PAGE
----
5.16.00 - Wood identification



New curated reference database with interlinked wood and herbarium specimens

A new article “When xylarium and herbarium meet: linking Tervuren xylarium wood samples with their herbarium specimens at Meise Botanic Garden” authored by Samuel Vanden Abeele, Hans Beeckman, Tom De Mil, Cecile De Troyer, Victor Deklerck, Henry Engledow, Wannes Hubau, Piet Stoffelen and Steven B. Janssens was recently published in Biodiversity Data Journal.

The new data paper interlinks the African plant collections of the Royal Museum for Central Africa Xylarium (Tw, Belgium) and the Meise Botanic Garden Herbarium (BR, Belgium). By interlinking both collections, the authors strengthened the reference value of each institutional collection, as more complete metadata were made available, and they enabled an increased quality control for the identification of wood specimens. Furthermore, the renewed connection facilitates the linking of available wood trait data with data on phenology, leaf morphology or even molecular information for many tree species, allowing assessments of performance of individual trees. In addition, the linked collections hold historical reference data and specimens that can be studied in the context of global changes.

The article and the dataset are available at: https://bdj.pensoft.net/article/62329/

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Yafang Yin, China

About Unit

This IUFRO Research Group will contribute to academic exchanges and cooperation among global wood identification scientists in the field of collection and exchange of wood specimens, and development of wood identification methods. As an important part of the Division 5, it is significant to promote sustainable utilization of forest products and legal timber trade. This Unit of IUFRO will also play a key role to cooperate with IAWA on the research development of wood identification. Its goals are:

  1. Establishment of a global network of wood collections and wood properties databases to share relevant data and information for wood identification.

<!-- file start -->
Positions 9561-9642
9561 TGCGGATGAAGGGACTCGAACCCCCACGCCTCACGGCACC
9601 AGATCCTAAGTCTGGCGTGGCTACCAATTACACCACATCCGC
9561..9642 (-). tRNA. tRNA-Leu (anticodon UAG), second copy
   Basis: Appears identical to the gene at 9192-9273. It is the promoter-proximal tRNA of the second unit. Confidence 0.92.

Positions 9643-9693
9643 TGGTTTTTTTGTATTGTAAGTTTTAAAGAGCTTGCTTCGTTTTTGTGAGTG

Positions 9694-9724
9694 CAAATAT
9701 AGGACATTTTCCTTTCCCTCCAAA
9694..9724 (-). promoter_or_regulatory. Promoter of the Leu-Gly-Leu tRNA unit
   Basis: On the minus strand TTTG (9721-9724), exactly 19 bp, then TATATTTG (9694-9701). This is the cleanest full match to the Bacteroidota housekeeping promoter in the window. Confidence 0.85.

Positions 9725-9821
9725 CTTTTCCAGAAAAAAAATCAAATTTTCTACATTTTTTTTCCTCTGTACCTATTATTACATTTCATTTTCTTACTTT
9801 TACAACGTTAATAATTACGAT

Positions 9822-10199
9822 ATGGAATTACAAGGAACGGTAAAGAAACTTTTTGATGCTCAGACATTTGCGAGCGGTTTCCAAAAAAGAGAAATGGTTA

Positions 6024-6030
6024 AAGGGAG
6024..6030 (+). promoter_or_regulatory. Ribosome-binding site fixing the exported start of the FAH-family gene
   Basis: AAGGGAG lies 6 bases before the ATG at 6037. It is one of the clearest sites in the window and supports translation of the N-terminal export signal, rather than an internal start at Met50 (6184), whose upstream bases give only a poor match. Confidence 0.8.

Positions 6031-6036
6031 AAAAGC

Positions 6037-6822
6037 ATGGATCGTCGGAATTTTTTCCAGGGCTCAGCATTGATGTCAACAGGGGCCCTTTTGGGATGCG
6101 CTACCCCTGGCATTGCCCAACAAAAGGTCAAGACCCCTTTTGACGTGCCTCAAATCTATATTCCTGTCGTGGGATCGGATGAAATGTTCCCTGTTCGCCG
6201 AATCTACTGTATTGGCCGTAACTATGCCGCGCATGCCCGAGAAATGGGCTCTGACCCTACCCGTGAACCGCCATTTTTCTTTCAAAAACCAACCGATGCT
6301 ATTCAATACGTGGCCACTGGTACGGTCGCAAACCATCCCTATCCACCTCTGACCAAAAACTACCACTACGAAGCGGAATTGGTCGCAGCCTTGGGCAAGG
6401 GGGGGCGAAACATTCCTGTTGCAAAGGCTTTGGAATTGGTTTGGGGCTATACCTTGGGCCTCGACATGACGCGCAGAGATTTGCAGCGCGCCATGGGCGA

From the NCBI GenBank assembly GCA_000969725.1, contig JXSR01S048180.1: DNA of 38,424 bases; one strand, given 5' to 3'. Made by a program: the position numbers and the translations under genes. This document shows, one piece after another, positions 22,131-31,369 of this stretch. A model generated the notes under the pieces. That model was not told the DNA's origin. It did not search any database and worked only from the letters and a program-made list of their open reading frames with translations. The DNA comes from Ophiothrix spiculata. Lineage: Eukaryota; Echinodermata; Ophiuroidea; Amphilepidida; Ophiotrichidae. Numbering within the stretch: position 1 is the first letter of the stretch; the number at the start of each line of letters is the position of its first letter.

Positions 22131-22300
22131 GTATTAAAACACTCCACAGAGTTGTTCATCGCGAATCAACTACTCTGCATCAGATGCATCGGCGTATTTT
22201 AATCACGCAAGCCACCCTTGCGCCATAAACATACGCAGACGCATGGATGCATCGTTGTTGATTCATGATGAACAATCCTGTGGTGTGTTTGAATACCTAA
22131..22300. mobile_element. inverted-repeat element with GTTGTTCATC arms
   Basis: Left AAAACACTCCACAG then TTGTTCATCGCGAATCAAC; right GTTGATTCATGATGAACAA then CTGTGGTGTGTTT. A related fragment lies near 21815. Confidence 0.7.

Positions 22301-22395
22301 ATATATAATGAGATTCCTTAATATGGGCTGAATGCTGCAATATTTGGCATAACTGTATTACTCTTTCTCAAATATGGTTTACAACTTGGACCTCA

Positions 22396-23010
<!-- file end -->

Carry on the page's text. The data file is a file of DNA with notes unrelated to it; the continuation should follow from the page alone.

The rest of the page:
2. Promotion of the research cooperation among wood anatomists and relevant scientists worldwide to develop innovative and accurate wood identification tools.
  3. Promotion of the conservation of tree species diversity, legal and sustainable trade in the timber industry chains.

State of Knowledge

Use of wood anatomy for identification has been well-established for more than 100 years, and its ability to separate to genus or species groups was, and is, adequate for most purposes. But today’s identification requirements are more extensive than before. Separation to species and determination of provenance, are now important for enforcement of legal logging. Therefore, new methods, i.e. DNA, computer vision, chemical fingerprint, stable isotope etc., are needed to supplement wood anatomy-based identifications, which are under development with varying degrees of success. The new Unit will strengthen exchanges and cooperation on identification methods among international wood identification experts through the organization of international academic conferences, evaluate the potentials of the new methods and suggest ways they can be used in tandem with wood anatomy to solve new problems.

Meanwhile, wood specimens are important foundation of wood identification research. It is of great significance to enhance the academic value of the wood collection to carry out global collection and exchange of wood specimens and achieve the sharing of specimen resources and information.